Church in Timaru, New Zealand

March 12, 2017

On Sunday, March 12th, we packed up from Geraldine and drove 30 minutes to Timaru where the LDS ward met. The ward was small, but welcoming. What we love about going to The Church of Jesus Christ of Latter-Day Saints all around the world is it’s always the same. Different people, sometimes different language, but the schedule, doctrine, and lessons are always the same. It’s a blessing to feel at home at church even half-way around the world.


Evelyn really liked the chorister and somehow ended up in her arms while she led the songs! There was no nursery, so I kept Oliver with me in Relief Society. Brandon met the O’Sullivans, who was an elderly couple who had joined the church about 4 years ago. They knew someone Brandon knew from the MTC, so they invited us to their house after church.

We had a nice visit with them and learned all about their family. Patricia, the wife, had the yummiest homemade zucchini muffins that we all devoured. Homemade baked goods tasted so good after our diet of crackers and dried food we’ve been eating on the road. They could have talked our ears off for a few more hours, but our children were needing a nap in the car. They gave them each a stuffed animal on the way out that Blake and Evelyn have been carrying around non-stop.


Lesson learned

  • Be welcoming to visitors at church. Even if I don’t have a perfect meal to prepare for them, inviting them over even for a snack is such a nice gesture.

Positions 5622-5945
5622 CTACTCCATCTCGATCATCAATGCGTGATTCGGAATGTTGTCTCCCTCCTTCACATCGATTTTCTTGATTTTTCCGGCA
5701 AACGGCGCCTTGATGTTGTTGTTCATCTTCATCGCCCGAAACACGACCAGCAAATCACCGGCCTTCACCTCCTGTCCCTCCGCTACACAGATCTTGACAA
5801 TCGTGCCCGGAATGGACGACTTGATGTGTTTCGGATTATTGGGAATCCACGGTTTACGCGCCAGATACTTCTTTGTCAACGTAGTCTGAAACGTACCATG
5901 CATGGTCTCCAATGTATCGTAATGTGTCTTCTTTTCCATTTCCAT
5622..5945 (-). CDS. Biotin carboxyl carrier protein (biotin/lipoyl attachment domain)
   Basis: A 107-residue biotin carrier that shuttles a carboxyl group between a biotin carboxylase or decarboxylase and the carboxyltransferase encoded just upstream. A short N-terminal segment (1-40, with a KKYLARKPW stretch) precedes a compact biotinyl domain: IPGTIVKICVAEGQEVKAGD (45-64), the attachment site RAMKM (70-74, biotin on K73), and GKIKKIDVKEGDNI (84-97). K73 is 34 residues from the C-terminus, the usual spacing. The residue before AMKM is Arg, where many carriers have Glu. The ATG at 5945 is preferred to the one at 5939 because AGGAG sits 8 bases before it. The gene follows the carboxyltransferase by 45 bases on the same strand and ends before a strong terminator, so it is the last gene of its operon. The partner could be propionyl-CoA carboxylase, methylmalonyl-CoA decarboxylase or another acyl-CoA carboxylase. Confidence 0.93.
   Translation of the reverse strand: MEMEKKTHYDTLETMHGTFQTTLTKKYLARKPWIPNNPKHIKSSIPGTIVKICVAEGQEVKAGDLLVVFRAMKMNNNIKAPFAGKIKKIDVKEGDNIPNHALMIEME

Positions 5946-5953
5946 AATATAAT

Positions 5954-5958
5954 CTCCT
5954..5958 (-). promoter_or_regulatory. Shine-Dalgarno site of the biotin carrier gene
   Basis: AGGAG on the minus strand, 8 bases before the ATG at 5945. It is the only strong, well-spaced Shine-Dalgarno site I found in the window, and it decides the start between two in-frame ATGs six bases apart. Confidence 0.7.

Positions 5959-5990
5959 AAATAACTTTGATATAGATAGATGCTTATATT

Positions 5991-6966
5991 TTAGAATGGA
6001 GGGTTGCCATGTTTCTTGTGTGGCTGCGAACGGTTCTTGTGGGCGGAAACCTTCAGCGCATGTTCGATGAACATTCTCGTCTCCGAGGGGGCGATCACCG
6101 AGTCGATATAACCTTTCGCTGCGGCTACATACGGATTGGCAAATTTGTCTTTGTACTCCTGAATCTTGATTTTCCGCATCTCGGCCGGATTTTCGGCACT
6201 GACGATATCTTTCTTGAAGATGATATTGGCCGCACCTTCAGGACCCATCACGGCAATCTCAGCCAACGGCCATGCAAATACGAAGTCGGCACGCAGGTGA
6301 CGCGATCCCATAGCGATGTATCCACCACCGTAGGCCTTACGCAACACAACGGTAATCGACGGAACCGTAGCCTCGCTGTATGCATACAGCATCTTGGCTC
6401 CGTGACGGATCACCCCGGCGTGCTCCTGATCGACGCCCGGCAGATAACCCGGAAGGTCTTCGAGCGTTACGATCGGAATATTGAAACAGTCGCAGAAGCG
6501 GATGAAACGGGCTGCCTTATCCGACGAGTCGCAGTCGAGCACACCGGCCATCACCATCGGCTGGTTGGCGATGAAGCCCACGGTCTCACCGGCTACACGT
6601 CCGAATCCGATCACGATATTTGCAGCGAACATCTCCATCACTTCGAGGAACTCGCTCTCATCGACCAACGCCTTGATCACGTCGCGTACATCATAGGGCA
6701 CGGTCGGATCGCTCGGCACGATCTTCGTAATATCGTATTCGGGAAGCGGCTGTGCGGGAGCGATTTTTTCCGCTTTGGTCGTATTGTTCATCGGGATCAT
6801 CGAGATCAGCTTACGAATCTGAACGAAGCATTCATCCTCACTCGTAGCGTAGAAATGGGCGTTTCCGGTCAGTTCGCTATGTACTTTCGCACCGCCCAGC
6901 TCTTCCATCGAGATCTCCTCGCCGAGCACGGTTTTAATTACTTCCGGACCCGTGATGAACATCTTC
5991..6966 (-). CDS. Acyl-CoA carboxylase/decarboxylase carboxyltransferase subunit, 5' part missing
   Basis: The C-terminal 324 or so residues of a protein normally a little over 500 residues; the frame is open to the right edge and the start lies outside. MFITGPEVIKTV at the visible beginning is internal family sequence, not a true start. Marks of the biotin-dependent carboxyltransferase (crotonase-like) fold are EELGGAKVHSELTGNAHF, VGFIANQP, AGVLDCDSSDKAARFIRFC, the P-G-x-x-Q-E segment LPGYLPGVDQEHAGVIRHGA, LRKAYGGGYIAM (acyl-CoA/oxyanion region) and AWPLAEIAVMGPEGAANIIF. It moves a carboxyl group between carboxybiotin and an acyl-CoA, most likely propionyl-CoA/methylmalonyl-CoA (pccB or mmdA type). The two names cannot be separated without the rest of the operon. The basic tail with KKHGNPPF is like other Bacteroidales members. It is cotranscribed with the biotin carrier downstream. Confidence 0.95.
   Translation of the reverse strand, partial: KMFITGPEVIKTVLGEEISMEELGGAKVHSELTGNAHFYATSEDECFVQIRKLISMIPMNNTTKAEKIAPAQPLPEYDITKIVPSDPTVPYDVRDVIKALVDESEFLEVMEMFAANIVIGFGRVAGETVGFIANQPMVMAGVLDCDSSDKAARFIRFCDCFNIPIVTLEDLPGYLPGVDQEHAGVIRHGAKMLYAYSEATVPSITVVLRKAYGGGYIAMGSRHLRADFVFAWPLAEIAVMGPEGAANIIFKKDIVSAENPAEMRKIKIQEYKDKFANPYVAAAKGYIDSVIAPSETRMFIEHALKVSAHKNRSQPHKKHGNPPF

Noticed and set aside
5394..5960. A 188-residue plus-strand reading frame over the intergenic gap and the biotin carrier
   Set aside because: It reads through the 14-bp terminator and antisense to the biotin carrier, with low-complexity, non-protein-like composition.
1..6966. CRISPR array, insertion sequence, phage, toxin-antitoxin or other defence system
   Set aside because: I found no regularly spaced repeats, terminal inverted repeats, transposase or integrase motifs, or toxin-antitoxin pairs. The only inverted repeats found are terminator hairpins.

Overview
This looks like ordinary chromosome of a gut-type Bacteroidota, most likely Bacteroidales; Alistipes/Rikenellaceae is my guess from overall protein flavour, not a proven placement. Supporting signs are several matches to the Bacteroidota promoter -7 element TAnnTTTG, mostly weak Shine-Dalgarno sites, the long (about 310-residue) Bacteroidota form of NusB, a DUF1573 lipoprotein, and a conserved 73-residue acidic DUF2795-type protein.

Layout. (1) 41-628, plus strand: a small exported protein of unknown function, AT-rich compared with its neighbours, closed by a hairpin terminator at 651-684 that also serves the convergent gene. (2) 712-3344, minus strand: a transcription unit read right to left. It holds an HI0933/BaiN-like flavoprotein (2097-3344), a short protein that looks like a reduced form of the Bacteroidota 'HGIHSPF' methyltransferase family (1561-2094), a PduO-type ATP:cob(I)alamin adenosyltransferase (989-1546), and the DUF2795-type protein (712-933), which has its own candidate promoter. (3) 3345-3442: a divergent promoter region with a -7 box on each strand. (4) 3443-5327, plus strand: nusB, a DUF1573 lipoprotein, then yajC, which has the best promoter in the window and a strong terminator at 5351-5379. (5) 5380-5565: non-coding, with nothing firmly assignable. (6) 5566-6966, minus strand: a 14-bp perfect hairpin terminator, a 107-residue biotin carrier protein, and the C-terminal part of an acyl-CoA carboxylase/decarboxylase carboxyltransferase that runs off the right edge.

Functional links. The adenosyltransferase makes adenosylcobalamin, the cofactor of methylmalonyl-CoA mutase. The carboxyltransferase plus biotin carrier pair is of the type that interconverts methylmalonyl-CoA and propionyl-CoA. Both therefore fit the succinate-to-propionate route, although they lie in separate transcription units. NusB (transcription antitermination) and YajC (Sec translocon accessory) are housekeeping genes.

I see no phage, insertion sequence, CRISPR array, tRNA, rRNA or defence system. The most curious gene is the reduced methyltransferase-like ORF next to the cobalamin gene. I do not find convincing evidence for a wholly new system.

• Don’t take nursery for granted.
  • The O’Sullivans reminded us a lot of Ellis and Millie Wilson, Brandon’s maternal grandparents. They were so nice and patient with our children, even when they got crumbs all over the table and carpet. They assured us many times to not pick up and to stop saying sorry because kids are just kids. I’d like to develop this kind of patience and enjoy people more than perfection.
  • It was a very cold and rainy day, and since I was not prepared for cold weather, Evelyn had to wear mismatching leggings under her skirt and white socks with her sandals. Not the best fashion statement, but worshiping is more important than fashion. It was a liberating feeling to not care that she was dressed like this. Of course, I like my children to match, but I think I would be a stress case if she wore that to church back home. It really doesn’t matter in the grand scheme of things. And how easy going are children to not even care or think about mismatching clothes.
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